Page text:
Texas trade school owner’s journal helped convict him of $72M VA fraud, feds say

Chacour Koop
·3 min read

The owner of a Texas trade school has been convicted of swindling veterans and defrauding the U.S. Department of Veterans Affairs of $72 million, officials say.

A federal jury convicted Jon Davis, the owner of Retail Ready Career Center in Garland, of wire fraud and money laundering on Thursday.

Prosecutors say Davis marketed the for-profit trade school’s HVAC training course to veterans whose expenses could be paid for by the Post-9/11 GI Bill. The Veterans Affairs program helps pay for school or job training for veterans who’ve served on active duty after Sept. 10, 2001.

Davis is accused of lying to the Texas Workforce Commission, the Texas Veterans’ Commission and Veterans Affairs in his application, saying the school had operated for for two years when it actually hadn’t trained any students and that he didn’t face any criminal or civil actions.

Davis required the agencies’ approval to take GI Bill payments for veterans in the six-week course that cost $18,000 to $21,000, according to prosecutors.

Davis kept the journal on a computer seized by federal agents during a search of Retail Ready. It was a key piece of evidence during the trial, prosecutors say.

“I was arrested on December 20th, last Friday night (a week ago) for a warrant that had been hanging around since April apparently,” Davis wrote in the journal, according to prosecutors. “I didn’t know that I had one but it was for Theft of services for a bad check I had written in June or July of 2012 to the Doubletree for $25,000.00, which makes the charge a felony … The more complicated and damaging aspect is that having a felony arrest doesn’t do well with trying to apply for a school certificate.”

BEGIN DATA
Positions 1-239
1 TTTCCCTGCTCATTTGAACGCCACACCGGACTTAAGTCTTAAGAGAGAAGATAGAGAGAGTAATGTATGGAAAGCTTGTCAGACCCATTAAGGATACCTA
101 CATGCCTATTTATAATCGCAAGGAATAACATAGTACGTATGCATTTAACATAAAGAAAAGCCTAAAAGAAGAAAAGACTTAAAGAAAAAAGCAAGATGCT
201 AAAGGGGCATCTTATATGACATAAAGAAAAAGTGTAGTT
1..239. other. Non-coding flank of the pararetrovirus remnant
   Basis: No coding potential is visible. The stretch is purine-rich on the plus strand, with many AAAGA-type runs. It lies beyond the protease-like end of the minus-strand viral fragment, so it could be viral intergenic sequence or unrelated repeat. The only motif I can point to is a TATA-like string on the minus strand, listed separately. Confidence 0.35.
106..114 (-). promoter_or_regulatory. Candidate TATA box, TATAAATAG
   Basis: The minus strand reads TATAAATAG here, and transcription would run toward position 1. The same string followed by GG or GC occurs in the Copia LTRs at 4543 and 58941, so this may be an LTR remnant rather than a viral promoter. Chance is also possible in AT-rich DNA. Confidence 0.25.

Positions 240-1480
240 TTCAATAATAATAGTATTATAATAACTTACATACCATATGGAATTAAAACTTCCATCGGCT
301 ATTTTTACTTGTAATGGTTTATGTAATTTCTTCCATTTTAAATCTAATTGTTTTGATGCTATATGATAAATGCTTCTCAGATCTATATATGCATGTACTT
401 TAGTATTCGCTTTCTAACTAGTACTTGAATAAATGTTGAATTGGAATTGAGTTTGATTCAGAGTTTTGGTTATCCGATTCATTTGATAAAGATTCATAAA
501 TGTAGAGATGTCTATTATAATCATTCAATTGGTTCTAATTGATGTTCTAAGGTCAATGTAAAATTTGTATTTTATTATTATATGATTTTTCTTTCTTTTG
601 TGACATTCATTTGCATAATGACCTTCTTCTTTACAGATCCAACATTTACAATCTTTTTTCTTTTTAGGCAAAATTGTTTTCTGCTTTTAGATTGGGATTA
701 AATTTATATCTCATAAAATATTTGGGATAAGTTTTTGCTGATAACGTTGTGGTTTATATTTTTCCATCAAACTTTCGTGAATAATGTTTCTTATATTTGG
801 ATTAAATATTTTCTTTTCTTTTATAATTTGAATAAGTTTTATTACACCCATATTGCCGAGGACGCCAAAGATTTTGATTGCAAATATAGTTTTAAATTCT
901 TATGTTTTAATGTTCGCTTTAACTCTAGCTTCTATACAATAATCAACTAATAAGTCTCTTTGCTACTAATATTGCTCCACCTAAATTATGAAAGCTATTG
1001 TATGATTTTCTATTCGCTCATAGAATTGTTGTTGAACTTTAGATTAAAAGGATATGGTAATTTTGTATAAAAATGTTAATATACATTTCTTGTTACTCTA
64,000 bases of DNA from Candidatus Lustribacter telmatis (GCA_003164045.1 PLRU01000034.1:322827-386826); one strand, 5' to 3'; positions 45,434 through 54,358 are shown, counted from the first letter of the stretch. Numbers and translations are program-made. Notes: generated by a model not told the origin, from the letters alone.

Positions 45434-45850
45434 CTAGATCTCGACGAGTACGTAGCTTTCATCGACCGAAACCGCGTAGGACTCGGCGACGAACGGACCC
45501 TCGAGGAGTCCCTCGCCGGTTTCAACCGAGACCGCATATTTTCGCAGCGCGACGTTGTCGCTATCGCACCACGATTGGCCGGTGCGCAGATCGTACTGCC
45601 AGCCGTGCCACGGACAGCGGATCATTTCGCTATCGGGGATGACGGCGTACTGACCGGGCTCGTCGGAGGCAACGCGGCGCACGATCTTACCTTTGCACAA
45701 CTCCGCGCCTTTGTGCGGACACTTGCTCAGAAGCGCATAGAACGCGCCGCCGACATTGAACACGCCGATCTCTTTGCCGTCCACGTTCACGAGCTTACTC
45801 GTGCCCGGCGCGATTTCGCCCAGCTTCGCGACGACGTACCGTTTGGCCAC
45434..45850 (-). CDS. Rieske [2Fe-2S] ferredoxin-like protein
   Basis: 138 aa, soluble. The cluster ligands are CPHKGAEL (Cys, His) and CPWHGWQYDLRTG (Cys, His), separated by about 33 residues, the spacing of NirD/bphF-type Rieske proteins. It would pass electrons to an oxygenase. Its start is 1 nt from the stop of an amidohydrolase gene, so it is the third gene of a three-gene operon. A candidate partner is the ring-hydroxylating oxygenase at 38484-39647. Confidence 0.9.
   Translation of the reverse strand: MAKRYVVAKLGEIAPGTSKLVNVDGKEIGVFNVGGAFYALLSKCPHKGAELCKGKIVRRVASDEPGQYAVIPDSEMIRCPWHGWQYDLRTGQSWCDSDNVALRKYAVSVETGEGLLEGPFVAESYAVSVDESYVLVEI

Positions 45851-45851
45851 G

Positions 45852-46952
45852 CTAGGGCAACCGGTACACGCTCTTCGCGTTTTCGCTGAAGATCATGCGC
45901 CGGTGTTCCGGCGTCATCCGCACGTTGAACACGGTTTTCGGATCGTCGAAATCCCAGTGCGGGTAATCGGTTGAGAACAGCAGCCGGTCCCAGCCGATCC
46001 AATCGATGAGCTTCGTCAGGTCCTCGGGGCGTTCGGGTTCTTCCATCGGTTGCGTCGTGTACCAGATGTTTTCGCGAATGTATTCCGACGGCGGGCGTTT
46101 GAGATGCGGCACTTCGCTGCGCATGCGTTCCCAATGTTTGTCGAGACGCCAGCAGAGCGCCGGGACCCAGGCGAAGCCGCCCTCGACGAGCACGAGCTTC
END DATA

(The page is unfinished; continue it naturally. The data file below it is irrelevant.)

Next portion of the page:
“Several decisions lie ahead that will ultimately make the difference if I succeed or if I fail,” Davis wrote in another entry. “More gut-wrenching conversations, more humiliating experiences, more lying is in order.”

The trade school also need to be an established institution with stable finances. But authorities say Davis was “essentially broke” and he faced “numerous” civil judgments over unpaid debts.

“I lied to the accountant that I am using for my audit service, I told him that I don’t have anything in the company name other than a lease and I left out having (redacted) being an employee and that I’ve had a bank account with expenses out of it because it is a disaster and wouldn’t project a very good picture,” Davis wrote in his journal, according to prosecutors.

At trial, several veterans testified were disappointed by Retail Ready’s course and felt “used,” “deceived” and “bamboozled.” They said the course hadn’t taught them many basic skills for entry-level jobs.

With the money, Davis purchased a $2.2 million Dallas home, $428,000 Lamborghini, $280,000 Ferrari and $260,000 Bentley, prosecutors say.

“Mr. Davis lied to multiple government agencies in order to swindle veterans out of their hard-won GI Bill benefits. While graduates of Retail Ready were just scraping by, Mr. Davis was living the high life,” Acting U.S. Attorney Prerak Shah said in a news release. “We are grateful to the jury for their time in helping us bring this defendant to justice. To undermine the VA is to insult the incredible sacrifices made by U.S. military veterans.”

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